Features - Seasonal Review

NOVEMBER 15, 2000

The horse finally prances


Michael Schumacher, Japanese GP 2000
© The Cahier Archive

Ferrari won the FIA Formula 1 World Championship for the first time since dinosaurs roamed the earth. Well? Yes - and no. When you sit down and look back at the 2000 season you have to conclude that it was more a case of McLaren losing the title than Ferrari winning it.

Ferrari won the FIA Formula 1 World Championship for the first time since dinosaurs roamed the earth. Well? Yes - and no. When you sit down and look back at the 2000 season you have to conclude that it was more a case of McLaren losing the title than Ferrari winning it.

This is not to denigrate the efforts at Ferrari for it was a truly titanic battle between the two teams but McLaren let its opportunities slip, The Ferraris and their drivers were more reliable. On the whole the McLarens seemed to have the edge in outright speed. Often it was down to how the cars handled on different sets of tires. It was that close. Sometimes Michael Schumacher's remarkable abilities made the difference but there were occasions too when the steely determination of Mika Hakkinen or David Coulthard forced Michael to back down.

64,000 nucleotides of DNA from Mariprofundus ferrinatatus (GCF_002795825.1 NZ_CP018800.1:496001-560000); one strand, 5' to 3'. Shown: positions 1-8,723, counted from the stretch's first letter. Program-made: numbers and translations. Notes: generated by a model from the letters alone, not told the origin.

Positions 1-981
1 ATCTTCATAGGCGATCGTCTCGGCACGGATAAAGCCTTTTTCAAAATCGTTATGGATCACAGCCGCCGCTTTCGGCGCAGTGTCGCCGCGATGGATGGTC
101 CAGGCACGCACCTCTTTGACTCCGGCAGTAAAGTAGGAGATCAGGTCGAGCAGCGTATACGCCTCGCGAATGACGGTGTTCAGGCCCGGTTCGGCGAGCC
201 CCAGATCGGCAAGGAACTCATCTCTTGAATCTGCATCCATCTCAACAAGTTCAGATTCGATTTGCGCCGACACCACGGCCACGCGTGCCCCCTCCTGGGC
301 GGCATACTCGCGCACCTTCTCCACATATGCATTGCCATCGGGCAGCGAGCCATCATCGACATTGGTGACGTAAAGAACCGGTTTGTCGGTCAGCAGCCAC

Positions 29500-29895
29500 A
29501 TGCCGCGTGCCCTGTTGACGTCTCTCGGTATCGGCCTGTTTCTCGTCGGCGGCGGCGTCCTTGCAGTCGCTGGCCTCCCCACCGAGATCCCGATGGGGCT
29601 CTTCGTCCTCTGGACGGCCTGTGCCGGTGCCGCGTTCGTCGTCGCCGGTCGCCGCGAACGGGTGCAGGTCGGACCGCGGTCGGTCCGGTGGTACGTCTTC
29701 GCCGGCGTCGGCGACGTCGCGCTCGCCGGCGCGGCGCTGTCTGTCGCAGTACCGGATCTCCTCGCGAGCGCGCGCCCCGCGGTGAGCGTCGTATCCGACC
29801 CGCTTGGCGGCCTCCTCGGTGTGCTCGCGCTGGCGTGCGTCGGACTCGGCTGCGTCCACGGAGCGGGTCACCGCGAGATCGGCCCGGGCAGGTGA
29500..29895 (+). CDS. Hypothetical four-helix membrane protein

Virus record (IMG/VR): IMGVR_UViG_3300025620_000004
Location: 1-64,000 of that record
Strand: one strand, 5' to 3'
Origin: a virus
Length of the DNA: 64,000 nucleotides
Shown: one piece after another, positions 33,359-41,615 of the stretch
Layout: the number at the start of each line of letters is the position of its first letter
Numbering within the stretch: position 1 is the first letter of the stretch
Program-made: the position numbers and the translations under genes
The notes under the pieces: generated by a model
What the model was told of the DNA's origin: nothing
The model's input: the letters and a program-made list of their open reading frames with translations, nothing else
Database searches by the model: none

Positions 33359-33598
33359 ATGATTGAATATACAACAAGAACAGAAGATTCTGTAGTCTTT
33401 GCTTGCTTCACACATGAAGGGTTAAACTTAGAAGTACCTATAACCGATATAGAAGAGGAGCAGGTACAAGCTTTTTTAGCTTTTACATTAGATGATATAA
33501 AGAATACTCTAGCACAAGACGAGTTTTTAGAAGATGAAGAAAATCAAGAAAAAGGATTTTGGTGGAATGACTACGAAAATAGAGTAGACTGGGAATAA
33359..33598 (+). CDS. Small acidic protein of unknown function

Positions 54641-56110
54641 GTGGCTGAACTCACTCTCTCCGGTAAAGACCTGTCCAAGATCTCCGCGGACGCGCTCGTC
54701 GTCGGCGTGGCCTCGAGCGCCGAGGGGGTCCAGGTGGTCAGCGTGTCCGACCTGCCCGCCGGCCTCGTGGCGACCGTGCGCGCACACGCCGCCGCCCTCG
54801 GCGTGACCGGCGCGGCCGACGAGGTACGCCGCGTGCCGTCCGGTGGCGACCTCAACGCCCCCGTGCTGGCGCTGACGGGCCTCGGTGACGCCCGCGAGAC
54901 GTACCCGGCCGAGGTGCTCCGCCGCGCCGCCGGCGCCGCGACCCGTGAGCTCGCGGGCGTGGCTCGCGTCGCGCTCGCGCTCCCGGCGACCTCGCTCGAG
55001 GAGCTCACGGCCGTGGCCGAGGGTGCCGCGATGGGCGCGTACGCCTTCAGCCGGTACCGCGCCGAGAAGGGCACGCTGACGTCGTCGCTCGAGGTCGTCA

Michael is a very rounded racing driver in many respects but like Ayrton Senna before him he has reached the point at which he needs to learn how to lose with grace and without endangering those around him. There were one or two moves this year which were not very sporting. Michael and some of the people at Ferrari do not understand this concept and, for the good of the sport, they should. Winning is not everything and, as Mika Hakkinen said when it was all over, a good winner needs to know how to be a good loser as well. There were other occasions, such as at Magny-Cours where David Coulthard adopted Schumacher-like tactics, when we all applauded someone taking the fight to Michael but when all was said and done they should not have needed to do that. The sport needs to be good clean fun.

If there was one thing wrong with the circus this year it was that there was too much backstage griping and accusation. Ferrari, McLaren and the FIA were equally to blame for this. This sort of stuff does no good for the sport. Ferrari and McLaren need to whine less about each other and the FIA needs to think more carefully about things like the appointment of stewards and the phrasing of the rules and regulations.